Before a more recent reactionary turn, even British critic D. J. Taylor-in “Writers, Politics and Society,” A Vain Conceit: British Fiction in the 1980s (1989)-could see the obvious, that
Though an air of genteel quietism has hung lazily over the English novel, manifesting itself occasionally in the conviction that art is somehow ‘above’ politics or that no civilized person would ever want to bother himself with the governance of his country, there is a long and fairly honourable tradition of writers intervening or interfering in domestic politics. Naturally, this is not something that officialdom has ever welcomed….
That this sort of resentment persists is a testimony to the compartmentalization of modern life. Even today the notion that a novelist might have political ideas floating about in his head and might want to give them a public airing is calculated to make the average newspaper columnist seethe with rage…. Journalists on all sides cry out for writers to be ‘relevant’ and as soon as they perform an act as relevant as expressing a political preference they are somehow seen to be engaged in a sort of spiritual trespassing.
In brief, the establishment argument holds that public/political issues and social facts essentially do not make for good fiction, do not mix well with highly compelling and insightful explorations of the fully human, the full human condition, the essence of humanity-of character, psychology, personality, motivation, mindset-that is of fiction’s foundation as a form. Nothing could be more false. Whatever can be made personal, at the least, can be made fiction, and the personal easily includes not only the private realms of people’s lives but the public realms as well, and especially most intriguingly and sweepingly that highly charged personal realm within which, in astonishing and quotidian ways both, the private and the public interact, overlap, mix, combine, fuse, recombine and so on, in the astounding dance of lives lived, of thoughts energized, of feelings, perceptions, and insight heightened, of motivation intensified and directed. In the intensely complex and personal realm where the public and private intersect, this is where fullest life lies. To narrow focus to mainly the private is to commit a type of aesthetic, intellectual, moral, emotional suicide, or at the very least to amputate some great part of the personal, that part that is of the public, and thus to amputate much of what it means to be human, and civilized.
Years, now, into the U.S. invasion and occupation of Iraq, where is the flood of anti-war novels that any decent society would produce?
Where is the novelistic exposure of religious and academic, corporate and governmental forces in Washington D.C. and elsewhere who have built and maintained support for an invasion and occupation that has been judged to be illegal by the head of the U.N and legal experts across the U.S. and the globe, and has had the predicted effect of increasing the likelihood of attack against the U.S., and was based on fraud as known in advance, and meanwhile has killed over a thousand U.S. troops, and wounded or debilitated tens of thousands and has killed upwards of 100,000 Iraqis and maimed countless others while destroying their country? Where are the didactic novels, the social protest novels? The biting social and political satires and invectives? The forms are well known. Models exist and may be adopted, adapted, updated. Where are the polemic fictions? The incriminating novels of ideas? The lifesaving “muckraking” novels? Where are the thesis novels, the engaged fictions, the novels with a purpose? The tendentious fictions? The culturally critical novels? Or even the realistic novels, the info novels, the governmental novels on the scandalous nature of the ongoing U.S. aggression in Iraq? Or on the criminal laws and actions of corporate American and governmental America that prevent Africans (and others) from obtaining comparatively inexpensive HIV/AIDS medicines to combat the epidemic? Where are the exposé novels on how powerful corporate and governmental officials block universal health care in the world’s richest nation? And so on… Where is the decent educated society of artists, publishers and other intellectuals that would produce such novels and other powerful social and political fictions and works of art? And what does it say about the reigning culture that fails to produce such works? What does it say about such a culture, when viewed in this light?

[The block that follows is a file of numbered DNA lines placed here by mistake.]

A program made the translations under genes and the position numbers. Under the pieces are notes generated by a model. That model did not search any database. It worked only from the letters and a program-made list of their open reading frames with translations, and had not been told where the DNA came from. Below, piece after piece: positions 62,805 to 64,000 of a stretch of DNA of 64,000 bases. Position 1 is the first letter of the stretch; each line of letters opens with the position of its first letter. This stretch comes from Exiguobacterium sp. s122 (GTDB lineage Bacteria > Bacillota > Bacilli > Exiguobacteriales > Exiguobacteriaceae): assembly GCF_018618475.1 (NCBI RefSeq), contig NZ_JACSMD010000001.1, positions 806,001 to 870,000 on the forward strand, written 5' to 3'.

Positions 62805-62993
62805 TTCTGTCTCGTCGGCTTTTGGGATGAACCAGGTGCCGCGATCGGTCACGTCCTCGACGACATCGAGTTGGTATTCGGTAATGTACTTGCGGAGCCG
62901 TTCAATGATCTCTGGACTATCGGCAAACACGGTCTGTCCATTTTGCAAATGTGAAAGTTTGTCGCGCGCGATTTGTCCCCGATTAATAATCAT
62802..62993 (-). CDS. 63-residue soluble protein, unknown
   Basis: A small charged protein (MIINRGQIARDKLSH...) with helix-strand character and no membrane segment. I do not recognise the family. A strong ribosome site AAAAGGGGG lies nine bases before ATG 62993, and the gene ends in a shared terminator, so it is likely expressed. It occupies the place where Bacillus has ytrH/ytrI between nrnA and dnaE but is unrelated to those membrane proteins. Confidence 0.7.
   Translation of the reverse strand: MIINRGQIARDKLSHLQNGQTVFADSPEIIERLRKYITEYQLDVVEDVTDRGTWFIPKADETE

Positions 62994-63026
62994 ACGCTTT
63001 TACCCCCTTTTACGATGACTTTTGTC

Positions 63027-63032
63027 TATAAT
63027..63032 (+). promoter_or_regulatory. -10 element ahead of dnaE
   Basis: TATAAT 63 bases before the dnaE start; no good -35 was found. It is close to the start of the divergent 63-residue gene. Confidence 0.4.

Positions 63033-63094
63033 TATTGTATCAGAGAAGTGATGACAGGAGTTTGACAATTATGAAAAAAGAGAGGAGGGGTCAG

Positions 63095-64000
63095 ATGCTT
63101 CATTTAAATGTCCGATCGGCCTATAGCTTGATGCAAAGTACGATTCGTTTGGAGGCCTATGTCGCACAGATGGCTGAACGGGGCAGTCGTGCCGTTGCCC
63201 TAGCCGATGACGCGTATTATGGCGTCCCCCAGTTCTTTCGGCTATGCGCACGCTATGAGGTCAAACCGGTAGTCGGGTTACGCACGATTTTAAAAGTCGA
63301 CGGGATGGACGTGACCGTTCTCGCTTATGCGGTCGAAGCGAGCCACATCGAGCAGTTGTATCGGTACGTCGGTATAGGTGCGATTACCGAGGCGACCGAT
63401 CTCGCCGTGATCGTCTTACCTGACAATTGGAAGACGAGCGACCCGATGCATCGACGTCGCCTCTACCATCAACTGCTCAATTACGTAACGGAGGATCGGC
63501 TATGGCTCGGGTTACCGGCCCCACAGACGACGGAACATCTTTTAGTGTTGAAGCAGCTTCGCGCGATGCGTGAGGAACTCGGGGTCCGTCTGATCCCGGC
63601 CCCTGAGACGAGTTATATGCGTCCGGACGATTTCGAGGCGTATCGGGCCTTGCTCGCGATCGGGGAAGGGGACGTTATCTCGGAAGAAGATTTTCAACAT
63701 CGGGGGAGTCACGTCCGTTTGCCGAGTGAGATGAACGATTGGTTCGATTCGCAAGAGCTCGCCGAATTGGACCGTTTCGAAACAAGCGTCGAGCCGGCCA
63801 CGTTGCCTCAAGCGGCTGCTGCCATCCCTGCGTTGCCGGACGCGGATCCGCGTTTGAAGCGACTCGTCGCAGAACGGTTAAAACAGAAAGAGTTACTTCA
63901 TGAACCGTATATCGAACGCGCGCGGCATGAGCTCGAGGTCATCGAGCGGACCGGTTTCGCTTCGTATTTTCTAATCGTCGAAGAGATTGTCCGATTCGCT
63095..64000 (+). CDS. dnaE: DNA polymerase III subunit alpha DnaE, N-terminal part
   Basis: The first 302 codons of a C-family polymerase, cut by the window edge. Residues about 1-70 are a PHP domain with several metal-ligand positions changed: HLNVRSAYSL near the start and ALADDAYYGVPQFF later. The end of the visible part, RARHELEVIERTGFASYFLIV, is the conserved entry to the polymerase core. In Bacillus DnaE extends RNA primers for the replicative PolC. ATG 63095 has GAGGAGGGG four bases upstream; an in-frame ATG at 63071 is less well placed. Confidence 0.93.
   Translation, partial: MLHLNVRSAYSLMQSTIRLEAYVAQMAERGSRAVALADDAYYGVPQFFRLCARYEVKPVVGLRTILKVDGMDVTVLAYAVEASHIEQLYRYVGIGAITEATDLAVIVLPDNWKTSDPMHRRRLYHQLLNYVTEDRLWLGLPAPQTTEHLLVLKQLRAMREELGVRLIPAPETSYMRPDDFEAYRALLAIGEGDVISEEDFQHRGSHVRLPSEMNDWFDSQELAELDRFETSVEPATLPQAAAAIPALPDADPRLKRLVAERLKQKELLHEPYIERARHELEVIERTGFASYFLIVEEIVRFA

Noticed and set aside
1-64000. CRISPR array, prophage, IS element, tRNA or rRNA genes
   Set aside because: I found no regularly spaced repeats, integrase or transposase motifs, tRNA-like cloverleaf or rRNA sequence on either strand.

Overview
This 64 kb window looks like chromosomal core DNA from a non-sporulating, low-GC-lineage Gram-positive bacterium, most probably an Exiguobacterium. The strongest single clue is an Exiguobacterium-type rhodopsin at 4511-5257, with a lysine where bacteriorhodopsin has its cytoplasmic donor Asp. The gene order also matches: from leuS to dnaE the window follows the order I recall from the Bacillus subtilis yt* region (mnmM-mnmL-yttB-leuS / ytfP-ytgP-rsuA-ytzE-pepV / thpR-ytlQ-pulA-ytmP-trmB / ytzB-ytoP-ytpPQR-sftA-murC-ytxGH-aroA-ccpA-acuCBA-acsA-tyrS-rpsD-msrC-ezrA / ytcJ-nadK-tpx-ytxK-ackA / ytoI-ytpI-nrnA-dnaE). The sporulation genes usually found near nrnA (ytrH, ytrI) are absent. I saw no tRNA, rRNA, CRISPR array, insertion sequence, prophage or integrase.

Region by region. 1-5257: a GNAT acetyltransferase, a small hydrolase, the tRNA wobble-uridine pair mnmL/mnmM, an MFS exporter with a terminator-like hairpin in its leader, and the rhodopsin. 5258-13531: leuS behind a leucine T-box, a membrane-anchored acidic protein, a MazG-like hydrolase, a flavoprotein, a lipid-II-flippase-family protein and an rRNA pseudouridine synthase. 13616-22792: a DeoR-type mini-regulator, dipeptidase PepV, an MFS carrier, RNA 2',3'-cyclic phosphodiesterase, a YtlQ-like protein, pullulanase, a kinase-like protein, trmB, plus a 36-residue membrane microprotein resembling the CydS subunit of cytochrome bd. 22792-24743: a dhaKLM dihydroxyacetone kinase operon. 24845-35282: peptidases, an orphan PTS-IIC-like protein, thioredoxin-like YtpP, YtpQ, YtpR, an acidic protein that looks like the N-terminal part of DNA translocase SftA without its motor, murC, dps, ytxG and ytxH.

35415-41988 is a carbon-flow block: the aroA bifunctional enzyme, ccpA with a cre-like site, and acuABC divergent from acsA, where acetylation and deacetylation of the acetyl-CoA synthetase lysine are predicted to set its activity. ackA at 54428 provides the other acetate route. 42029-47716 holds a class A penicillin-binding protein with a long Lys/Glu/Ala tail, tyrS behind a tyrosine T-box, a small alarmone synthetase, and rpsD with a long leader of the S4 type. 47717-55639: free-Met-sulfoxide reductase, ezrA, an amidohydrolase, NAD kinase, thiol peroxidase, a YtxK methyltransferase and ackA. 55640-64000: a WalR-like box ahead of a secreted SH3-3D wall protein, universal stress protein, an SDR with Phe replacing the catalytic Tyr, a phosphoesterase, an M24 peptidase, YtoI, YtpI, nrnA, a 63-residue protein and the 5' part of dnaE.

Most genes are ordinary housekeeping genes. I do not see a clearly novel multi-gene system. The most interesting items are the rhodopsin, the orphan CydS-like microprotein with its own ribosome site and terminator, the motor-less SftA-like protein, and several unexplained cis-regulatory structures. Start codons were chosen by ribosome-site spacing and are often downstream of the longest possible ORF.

Much more in much greater detail and over much greater range could be explored on this topic of social and political fiction and social change, on the topic of the future (and past) of imaginative writing, much that would be useful, I think, to writers, to readers, to thinkers of all sorts, and to those who are actively engaged in progressive efforts, in organized movements for social justice and human survival not least. Here I’ll simply add that what it means to be a novelist, script writer, critical writer today has a lot to do with what it means to be anyone alive in an unjust world, which means that nothing is more crucial than increasing awareness, understanding, and control of the public realms within which a large part of life and our individual lives are found and formed; it means increasing our involvement in such realms in ways that are thoughtful, lively, and effective; it means there is a compelling need for more progressive political art-art that focuses on power and its use and abuse in ways that spring from the human condition and impinge upon it, art that may dramatically affect and enable us all in urgent ways that are by now well known and never more pressing.